It’s not me, It’s you.

You’d think I was undergoing some serious emotional meltdown with all these recurring, relationship break-up type themes that seem to be my main topic of writing in my posts at the moment. I’m sincerely not this emotional wreck I appear to be making out, it’s actually just that using a relationship as a comparison to what’s going on in this head of mine, feels like a much better relatable tool for those who are reading.

Through several prompts and also due to the fact I love to write, I long ago made the decision to share my eating issues in the form of this wonderful website you now see before you. It was by no means my way of creating the sequel to Samuel Barber’s Adagio for Strings with the hope of an ensemble of violin players to follow me around, plucking the right chords to portray what a pitiful situation I’m in and get the sympathy vote . It was more so just my way of detracting my attention, potentially analyse what the root of my issues were and to most importantly help me on my way to getting over it all. So completely selfish really.

With this decision came such enormous benefits that I never imagined would occur. I’ve found something I love to do and I’ve actually found a new career direction I want to pursue when I initially thought I wanted to count s*** up for a living. However, with the decision to broadcast, also lead to some unintentional downsides: this being, you (plural).

Because I divulged and revealed so much about my eating quirks, what I ate, what I eat now and my general rules and fears about certain food groups, it almost became this attribute I had to constantly adhere to. When you adopt certain traits and characteristics, i.e. it might be that you’re the one that always has great skin or the one that never gets angry, as soon as you stop to cohere to these traits, all hell breaks loose. But really you’ve every right to feel anger after discovering Paul Hollywood abandoned his post with BBC and has now ruined The Great British Bake Off for life and be completely normal to have a face that becomes bespeckled with a bout of red spots because it’s just that time of the month (ironic that I’m amenorrheic). Now suddenly, because you’ve abandoned the ‘never angry’ and ‘flawless skin’ traits, you’re suddenly impeded with an influx of who/what/why questions and have become some completely unrecognisable stranger to the person masking these accusations. Give it a break, will you!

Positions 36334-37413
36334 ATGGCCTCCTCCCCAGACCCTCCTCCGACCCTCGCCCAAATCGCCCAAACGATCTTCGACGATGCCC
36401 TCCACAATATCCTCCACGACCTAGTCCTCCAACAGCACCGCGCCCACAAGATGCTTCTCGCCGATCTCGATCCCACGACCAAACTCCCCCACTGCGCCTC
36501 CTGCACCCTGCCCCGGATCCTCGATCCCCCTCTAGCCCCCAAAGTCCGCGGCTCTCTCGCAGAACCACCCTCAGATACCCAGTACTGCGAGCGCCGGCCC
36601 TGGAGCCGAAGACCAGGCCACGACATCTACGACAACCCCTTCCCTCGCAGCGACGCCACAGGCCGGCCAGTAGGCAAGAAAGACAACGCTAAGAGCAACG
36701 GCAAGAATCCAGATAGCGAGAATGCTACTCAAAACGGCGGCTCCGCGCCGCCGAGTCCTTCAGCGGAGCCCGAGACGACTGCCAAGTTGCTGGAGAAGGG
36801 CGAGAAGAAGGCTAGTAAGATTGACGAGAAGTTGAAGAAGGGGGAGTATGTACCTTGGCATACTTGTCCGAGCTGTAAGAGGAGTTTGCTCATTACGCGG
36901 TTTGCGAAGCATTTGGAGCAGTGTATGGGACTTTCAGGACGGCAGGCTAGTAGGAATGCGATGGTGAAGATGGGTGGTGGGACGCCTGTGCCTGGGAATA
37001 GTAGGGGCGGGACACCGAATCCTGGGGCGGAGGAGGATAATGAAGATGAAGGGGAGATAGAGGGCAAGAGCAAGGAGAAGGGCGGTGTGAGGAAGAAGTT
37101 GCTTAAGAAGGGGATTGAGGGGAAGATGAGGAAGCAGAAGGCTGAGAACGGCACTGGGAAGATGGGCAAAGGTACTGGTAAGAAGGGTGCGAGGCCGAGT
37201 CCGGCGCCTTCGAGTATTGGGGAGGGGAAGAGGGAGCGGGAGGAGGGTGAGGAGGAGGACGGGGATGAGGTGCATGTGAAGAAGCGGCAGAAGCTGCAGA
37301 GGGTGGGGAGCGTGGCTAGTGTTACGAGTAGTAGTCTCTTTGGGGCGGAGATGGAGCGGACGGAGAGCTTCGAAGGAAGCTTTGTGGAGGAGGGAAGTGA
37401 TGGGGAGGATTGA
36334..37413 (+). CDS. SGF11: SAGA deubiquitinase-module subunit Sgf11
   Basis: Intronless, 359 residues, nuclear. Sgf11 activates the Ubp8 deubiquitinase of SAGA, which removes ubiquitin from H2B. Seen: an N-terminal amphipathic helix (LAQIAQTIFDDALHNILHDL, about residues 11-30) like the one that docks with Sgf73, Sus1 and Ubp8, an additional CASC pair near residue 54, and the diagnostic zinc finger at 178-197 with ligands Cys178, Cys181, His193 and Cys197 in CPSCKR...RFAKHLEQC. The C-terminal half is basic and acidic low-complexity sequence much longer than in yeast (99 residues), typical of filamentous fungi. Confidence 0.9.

I sometimes feel in a constant episode of Big Brother whereby I’m forced to retreat to the Diary Room to explain my actions as to why I decided to eat so much vanilla frozen yogurt last night. “But you suffer with an eating disorder?”, “Surely you don’t eat yogurt?”, “I thought it was just an apple you ate?” I feel like a key reason for me remaining tied to the disorder, is because I’m almost scared of what people are indirectly presuming about why I am suddenly eating more. I feel like because of the traits that are formed with anorexia, I have to remain adherent to these traits forever, otherwise people will start talking and making comments about the way I do things now.

I think we’re all guilty of feeling like we’ve stepped into a persistent game of paranoia and I for one, am probably guilty, given the above. I’m sure people really do have better things to do and more important things in their own life to worry about, rather than the fact that they’ve noticed I had my mid-morning snack at 10:28 and not the usual 10:30. However, please pretend like you didn’t notice the missing biscuit from the tin. It was me okay. I REALLY wanted one, and who can really say no to a biscuit, anyway!

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